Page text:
Judicial District of Tolland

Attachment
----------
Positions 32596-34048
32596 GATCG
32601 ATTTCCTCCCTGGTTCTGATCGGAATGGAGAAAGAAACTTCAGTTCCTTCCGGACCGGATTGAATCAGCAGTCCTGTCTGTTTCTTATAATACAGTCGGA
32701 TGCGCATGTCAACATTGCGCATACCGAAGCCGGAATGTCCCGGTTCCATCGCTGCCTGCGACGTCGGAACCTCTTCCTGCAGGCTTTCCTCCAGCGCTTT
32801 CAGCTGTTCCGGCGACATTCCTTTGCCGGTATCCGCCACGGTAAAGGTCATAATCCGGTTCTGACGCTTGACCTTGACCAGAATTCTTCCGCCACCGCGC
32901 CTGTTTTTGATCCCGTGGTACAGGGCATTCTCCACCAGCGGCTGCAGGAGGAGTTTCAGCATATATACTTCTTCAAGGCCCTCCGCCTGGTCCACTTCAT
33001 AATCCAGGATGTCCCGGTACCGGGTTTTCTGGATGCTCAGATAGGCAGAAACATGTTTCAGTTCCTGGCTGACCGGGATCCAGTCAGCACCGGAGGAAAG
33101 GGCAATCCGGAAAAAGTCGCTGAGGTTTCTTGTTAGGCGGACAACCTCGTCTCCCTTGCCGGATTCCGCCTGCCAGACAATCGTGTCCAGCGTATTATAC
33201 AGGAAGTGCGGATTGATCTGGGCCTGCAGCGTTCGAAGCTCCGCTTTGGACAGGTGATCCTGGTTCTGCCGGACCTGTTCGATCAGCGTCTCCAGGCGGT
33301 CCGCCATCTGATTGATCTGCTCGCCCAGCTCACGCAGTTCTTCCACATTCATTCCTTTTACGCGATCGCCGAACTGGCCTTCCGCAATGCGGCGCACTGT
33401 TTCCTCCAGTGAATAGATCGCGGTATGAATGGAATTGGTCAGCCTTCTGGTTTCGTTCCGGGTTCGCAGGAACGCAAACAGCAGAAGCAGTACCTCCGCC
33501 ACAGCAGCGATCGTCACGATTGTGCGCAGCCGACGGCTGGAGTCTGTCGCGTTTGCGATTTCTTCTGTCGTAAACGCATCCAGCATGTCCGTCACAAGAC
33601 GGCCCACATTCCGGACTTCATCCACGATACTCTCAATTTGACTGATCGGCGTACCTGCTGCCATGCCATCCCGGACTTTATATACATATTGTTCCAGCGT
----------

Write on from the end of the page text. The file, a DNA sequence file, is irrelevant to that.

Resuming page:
Habeas; Whether Changes in Law Governing Kidnapping Since Petitioner's Conviction was Upheld on Appeal Apply in Subsequent Habeas Action Challenging Legality of Conviction. The petitioner was convicted of attempted sexual assault, assault and kidnapping in the first degree.  He appealed, claiming, among other things, that the evidence presented at trial was insufficient to support the kidnapping conviction because his movements of the victim were merely "incidental" to the attempted sexual assault.  In State v. Luurtsema, 262 Conn. 179 (2002), the Supreme Court rejected that claim and affirmed the petitioner's kidnapping conviction, holding that the offense of kidnapping does not require proof that the victim was confined for any minimum period of time or moved any minimum distance and that it was of no consequence that the petitioner's restraint of the victim was incidental to the commission of another crime.  Years later, with State v. Salamon, 287 Conn. 509 (2008), the Supreme Court overruled that interpretation of the kidnapping statutes, holding for the first time that kidnapping does not encompass confinement or movement of the victim that is merely incidental to and necessary for the commission of another crime against the victim and that, to be convicted of kidnapping, a defendant must intend to prevent the victim's liberation for a longer period of time or to a greater degree than that which is necessary to commit the other crime.  The petitioner subsequently brought this habeas action, challenging the legality of his sentence for kidnapping in light of Salamon and State v. Sanseverino, 287 Conn. 608 (2008), in which the Supreme Court, applying Salamon, concluded that the defendant was entitled to reversal of his kidnapping conviction.  The habeas court reserved the following questions for the Supreme Court's review: (1) Do State v. Salamon and State v. Sanseverino apply in habeas corpus proceedings? (2) Do State v. Salamon and State v. Sanseverino apply in the petitioner's habeas corpus case?  Since the habeas court's reservation, the Supreme Court has overruled that portion of Sanseverino directing that a judgment of acquittal be rendered on the kidnapping charge, ruling instead that, when a defendant is entitled to reversal of a kidnapping conviction because the jury was not instructed in accordance with Salamon, the appropriate remedy is a remand of the case for a new trial on that charge.  The petitioner nonetheless suggests that he is entitled to an acquittal because, unlike the defendants in Salamon and Sanseverino, he claimed on appeal that the evidence was insufficient to convict him of kidnapping, rather than that the jury was improperly instructed as to that offense.